If you have felt things intensifying, in your own life, or in the news, if you have felt things speeding up, if you have felt things polarising into them and us, good versus evil, then you have felt the vibes of the global spiritual emergence and emergency. If you have been clearing out clutter like never before, if you have started growing your own food for the first time ever, you are responding to the call. The call to prepare, the call to be ready; what for, we do not know. The call seems to be to simplify our lives, to get back to basics, to open our hearts. And, for me, to take responsibility for raising my energy vibration as much as I possibly can each and every day. The birthing of spiritual emergence and emergency is ‘hard, and yet magnificent’. It offers healing, awakening, a whole new level of consciousness. It requires great trust and even greater surrender. How can we know that we’ll be OK? How can we know that we’ll get through whatever the shift entails, whatever these momentous times bring? We can take our lead from those who’ve been through spiritual emergency personally. From those who have, through the bliss and the nightmare, come to know at a visceral level, in Julian of Norwich’s words, that ‘all will be well, all will be well and all manner of things will be well’.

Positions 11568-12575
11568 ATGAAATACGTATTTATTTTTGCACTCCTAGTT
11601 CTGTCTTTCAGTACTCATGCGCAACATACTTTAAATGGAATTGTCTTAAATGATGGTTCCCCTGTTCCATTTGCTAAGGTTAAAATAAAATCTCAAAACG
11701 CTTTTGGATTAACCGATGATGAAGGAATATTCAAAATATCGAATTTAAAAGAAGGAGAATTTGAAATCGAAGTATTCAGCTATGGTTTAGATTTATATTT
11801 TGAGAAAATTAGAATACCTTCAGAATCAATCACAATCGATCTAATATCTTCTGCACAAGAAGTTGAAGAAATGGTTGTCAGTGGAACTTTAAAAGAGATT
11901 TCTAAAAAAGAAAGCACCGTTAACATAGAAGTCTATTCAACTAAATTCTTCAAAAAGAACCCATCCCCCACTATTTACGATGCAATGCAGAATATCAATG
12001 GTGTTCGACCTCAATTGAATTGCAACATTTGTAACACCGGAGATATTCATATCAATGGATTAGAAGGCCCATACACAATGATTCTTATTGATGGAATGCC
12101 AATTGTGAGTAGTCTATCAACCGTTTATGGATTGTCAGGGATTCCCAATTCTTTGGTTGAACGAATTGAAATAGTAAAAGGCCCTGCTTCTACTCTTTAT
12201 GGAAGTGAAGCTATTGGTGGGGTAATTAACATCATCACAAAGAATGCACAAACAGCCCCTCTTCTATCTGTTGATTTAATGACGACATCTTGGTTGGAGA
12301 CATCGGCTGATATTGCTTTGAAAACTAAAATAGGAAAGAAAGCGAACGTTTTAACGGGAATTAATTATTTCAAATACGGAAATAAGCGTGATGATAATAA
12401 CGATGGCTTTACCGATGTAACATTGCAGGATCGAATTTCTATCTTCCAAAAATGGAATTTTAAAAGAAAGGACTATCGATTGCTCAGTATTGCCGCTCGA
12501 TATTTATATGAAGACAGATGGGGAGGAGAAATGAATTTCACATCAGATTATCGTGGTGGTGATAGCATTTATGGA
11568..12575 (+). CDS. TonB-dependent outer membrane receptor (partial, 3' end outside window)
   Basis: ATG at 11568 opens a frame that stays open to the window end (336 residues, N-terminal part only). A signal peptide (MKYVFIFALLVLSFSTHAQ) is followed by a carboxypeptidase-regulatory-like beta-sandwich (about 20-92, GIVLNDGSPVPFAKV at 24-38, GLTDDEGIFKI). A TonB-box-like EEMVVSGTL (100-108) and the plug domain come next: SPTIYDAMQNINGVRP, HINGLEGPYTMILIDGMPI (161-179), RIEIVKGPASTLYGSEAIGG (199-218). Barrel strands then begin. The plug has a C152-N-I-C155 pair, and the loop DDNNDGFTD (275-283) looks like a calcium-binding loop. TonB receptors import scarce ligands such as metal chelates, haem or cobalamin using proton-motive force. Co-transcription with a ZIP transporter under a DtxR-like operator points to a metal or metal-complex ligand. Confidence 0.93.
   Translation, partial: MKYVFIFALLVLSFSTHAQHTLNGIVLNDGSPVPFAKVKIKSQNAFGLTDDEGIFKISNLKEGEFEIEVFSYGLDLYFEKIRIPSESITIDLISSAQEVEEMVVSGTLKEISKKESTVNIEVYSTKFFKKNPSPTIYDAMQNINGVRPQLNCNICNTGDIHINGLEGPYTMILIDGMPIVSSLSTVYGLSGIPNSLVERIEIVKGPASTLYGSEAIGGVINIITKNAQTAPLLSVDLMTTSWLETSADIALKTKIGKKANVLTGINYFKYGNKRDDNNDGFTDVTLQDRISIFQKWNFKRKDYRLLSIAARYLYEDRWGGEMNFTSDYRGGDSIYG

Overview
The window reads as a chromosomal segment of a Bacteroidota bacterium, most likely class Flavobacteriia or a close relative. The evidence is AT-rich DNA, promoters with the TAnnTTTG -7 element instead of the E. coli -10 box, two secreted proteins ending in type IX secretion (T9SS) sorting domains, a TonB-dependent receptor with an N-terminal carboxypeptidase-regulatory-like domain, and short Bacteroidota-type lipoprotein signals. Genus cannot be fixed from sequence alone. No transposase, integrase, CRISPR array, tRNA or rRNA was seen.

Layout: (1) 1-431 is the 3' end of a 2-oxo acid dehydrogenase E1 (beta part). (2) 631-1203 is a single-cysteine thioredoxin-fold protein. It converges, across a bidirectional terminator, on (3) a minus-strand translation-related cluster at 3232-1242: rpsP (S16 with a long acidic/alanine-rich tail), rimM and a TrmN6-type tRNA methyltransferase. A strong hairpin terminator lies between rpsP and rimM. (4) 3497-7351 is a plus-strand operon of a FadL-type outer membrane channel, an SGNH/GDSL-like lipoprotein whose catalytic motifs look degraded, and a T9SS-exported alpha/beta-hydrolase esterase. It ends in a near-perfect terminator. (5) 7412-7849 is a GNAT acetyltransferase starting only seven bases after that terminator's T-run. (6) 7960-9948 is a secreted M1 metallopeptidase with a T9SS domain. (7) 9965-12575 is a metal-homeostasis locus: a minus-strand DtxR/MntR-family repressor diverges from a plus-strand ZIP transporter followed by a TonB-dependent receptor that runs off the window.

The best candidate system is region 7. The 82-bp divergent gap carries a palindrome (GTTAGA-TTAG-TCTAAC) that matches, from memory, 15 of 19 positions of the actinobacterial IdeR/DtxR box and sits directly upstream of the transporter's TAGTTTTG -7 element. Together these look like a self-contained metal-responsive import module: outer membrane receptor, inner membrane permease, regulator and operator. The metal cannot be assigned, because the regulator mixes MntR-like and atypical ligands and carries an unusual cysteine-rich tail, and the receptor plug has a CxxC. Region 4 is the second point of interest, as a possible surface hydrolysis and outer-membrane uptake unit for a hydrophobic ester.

Fear? What Fear?